Enough Cryptography to Be Dangerous

E79da0981ef1f312f9ba7d4331653992?s=47 Steve Marx
August 09, 2016

Enough Cryptography to Be Dangerous

This introductory talk aims to demystify cryptography. We’ll define and discuss concepts such as password hashing, cryptographic signatures, and encryption. We’ll also work through examples of what tool to use for what kind of job. This talk won’t make you an expert in cryptography, but it will give you working knowledge and a jumping off point to learn more on your own.

E79da0981ef1f312f9ba7d4331653992?s=128

Steve Marx

August 09, 2016
Tweet

Transcript

  1. None
  2. Enough Cryptography to Be Dangerous Steve Marx @smarx

  3. None
  4. None
  5. I’m perfectly qualified to give this talk • Not an

    expert • Definitely dangerous
  6. My goals • Get you interested in cryptography • Get

    you familiar with concepts and terminology • Encourage use of known, tested solutions
  7. http://www.collegehumor.com/post/6867508

  8. Secrets • Unguessable random numbers • GUID example: f82038a2-ddf4-4cad-b8c1-b7346f34c69c •

    340,282,366,920,938,463,463,374,607,431,768,211,456 possiblities • If you generate 10 trillion GUIDs this year… • Passwords • Threats • Online attacks • Offline attacks
  9. Hash functions • One-way function • Maps arbitrary data to

    a fixed-size bit string • Bad (for cryptography) example: f(x) = f mod 100 • Cryptographic hash functions • Given h, it should be hard to find m such that h = hash(m) • Given m1 , it should be hard to find m2 such that hash(m1 ) = hash(m2 ) • It should be hard to find m1 and m2 such that hash(m1 ) = hash(m2 ) • Good example: SHA256
  10. Password hashing • Cryptographic hash function + expensive • “Expensive”

    is relative, ideally has configurable work factor • Salt: random additional input to the hash • Prevents cracking with a precomputed table • Good example: bcrypt
  11. How would you attack this? isit(password) à boolean • 20-character

    password, all uppercase letters • 2620 = 19,928,148,895,209,409,152,340,197,376 possibilities • My laptop can guess 500,000 passwords per second • 1.2 quadrillion years to guess them all • I wrote a program to do it in 4 minutes
  12. DEMO Timing attack

  13. Implementation of isit(password) def isit(text): for i in range(len(password)): if

    len(text) <= i: return False if text[i] != password[i]: return False return len(text) == len(password)
  14. Timing attacks • The time your algorithm takes can be

    source of leaks • Don’t hash and compare, use a provided “check” method >>> bcrypt.hashpw(b'correct horse battery staple', salt=bcrypt.gensalt(rounds=12)) b'$2b$12$qeYnf…' >>> bcrypt.checkpw(b'correct horse battery staple', b'$2b$12$qeYnf…') True
  15. DEMO Time for a card trick!

  16. $2b$15$bSEHlFk8N0EeVRHnGRwio.RClRZUfz5FWb79ewxky4H6FUkM8/25m

  17. Encryption • Encode a message such that only authorized parties

    can read it • Unguessable key • Infeasible to break without knowing the key • Two major types • Symmetric key • Public key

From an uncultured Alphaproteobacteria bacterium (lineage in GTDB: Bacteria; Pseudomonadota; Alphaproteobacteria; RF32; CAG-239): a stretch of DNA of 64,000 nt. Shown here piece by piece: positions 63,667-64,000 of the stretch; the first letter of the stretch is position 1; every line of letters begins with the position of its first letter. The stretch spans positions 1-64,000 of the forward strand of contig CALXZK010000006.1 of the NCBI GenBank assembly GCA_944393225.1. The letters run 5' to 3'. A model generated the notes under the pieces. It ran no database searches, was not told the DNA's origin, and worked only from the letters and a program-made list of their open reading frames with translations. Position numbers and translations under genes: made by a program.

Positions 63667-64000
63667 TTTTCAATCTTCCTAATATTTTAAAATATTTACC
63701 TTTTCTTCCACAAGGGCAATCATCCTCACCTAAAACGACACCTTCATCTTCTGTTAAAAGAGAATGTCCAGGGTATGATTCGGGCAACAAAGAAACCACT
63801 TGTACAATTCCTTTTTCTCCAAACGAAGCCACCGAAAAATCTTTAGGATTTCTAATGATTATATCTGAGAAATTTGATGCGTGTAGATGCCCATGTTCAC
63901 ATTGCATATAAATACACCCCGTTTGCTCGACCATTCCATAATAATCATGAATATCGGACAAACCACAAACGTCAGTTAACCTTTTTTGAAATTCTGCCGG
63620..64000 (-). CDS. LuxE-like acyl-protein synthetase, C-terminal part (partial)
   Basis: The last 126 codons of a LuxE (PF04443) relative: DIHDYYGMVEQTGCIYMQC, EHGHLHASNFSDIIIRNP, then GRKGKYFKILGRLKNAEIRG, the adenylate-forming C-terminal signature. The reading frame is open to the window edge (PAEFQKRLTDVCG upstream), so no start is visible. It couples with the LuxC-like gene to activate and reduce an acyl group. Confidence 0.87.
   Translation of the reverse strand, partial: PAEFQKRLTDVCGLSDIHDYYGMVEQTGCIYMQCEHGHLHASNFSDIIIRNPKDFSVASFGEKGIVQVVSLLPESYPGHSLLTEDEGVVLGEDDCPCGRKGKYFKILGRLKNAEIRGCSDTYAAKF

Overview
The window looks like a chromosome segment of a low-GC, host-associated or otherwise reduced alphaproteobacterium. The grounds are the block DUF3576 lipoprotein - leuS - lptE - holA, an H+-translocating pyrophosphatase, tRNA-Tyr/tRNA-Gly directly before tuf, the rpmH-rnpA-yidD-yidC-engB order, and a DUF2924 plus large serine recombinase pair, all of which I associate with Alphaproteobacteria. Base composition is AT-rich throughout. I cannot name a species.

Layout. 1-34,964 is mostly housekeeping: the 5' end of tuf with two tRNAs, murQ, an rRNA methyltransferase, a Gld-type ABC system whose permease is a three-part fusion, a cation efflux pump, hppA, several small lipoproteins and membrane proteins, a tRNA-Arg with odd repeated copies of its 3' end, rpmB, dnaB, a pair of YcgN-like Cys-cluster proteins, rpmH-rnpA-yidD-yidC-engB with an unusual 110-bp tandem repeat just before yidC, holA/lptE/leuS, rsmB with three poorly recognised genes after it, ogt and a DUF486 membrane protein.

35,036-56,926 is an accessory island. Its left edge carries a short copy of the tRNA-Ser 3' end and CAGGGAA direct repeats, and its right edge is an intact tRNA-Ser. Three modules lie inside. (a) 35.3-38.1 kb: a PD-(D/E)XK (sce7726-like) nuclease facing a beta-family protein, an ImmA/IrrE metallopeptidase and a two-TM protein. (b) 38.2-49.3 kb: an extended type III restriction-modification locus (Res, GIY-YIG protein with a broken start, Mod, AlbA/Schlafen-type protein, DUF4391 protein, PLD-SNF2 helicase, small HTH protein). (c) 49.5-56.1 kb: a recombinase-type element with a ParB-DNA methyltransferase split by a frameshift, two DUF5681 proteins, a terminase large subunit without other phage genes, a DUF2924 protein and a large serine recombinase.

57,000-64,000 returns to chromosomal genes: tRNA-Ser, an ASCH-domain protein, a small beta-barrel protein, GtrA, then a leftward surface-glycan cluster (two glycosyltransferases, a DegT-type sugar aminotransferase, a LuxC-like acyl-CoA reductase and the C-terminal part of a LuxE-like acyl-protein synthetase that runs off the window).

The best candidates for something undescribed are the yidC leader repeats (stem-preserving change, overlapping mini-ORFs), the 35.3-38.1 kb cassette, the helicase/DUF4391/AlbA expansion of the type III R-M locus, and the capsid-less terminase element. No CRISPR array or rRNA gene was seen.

18. Symmetric encryption • Same key (shared secret) used for encryption

    and decryption • One-time pad • Provably perfect • Random bit string at least the length of the message • XOR message and OTP together • Good example: AES
  19. Public key encryption • Public key / private key •

    Things encrypted with one can be decrypted by the other • Rely on some process difficult to reverse • Integer factorization • Discrete logarithm • Elliptic curve relationships • Sometimes used just to establish a symmetric “session” key • Good example: RSA
  20. Key exchange • How do two people agree on a

    key over an insecure channel? • Good example: Diffie-Hellman key exchange
  21. Diffie-Hellman example p = 23, g = 5 ALICE chooses

    a=6, computes A = ga mod p = 56 mod 23 = 8 ALICE tells Bob 8 BOB chooses b=15, computes B = gb mod p = 515 mod 23 = 19 BOB tells Alice 19 ALICE computes s = Ba mod p = 196 mod 23 = 2 BOB computes s = Ab mod p = 815 mod 23 = 2
  22. Signatures • HMAC • Keyed-hash message authentication code • Don’t

    do this: SHA256(secret + message) • Or this: SHA256(message + secret) • Or this: SHA256(secret + message + secret) • See “length extension attack”
  23. Time-based one-time passwords (TOTP) • Used for 2-factor authentication, e.g.

    Google Authenticator • Roughly HMAC-SHA1(secret, timestamp)
  24. None
  25. None
  26. None
  27. ORUGC5DDN5XGMZLSMVXGGZI=

  28. Python implementation of TOTP data = struct.pack('>Q', int(time.time()) // 30)

    signature = hmac.new(secret, data, hashlib.sha1).digest() offset = signature[-1] & 0xF b = bytearray(signature[offset:offset+4]) b[0] &= 0x7F print('{:0>6}'.format( struct.unpack('>L', b)[0] % 10**6))
  29. JSON web tokens (JWT) • Message is JSON • Signature

    concatenated to message
  30. Python implementation of JWT header = b64(j({ "alg": "HS256", "typ":

    "JWT" })) payload = b64(j({ "username": "smarx", "admin": True })) signature = b64(hmac.new(b"secret", header + b"." + payload, hashlib.sha256).digest()) print(".".join(s.decode("utf-8") for s in (header, payload, signature)))
  31. Summary • There are lots of GUIDs • Good cryptographic

    hash function: SHA256 • Good password hash function: bcrypt • Symmetric encryption: AES • Public key encryption: RSA • Me: @smarx, smarx@smarx.com
  32. None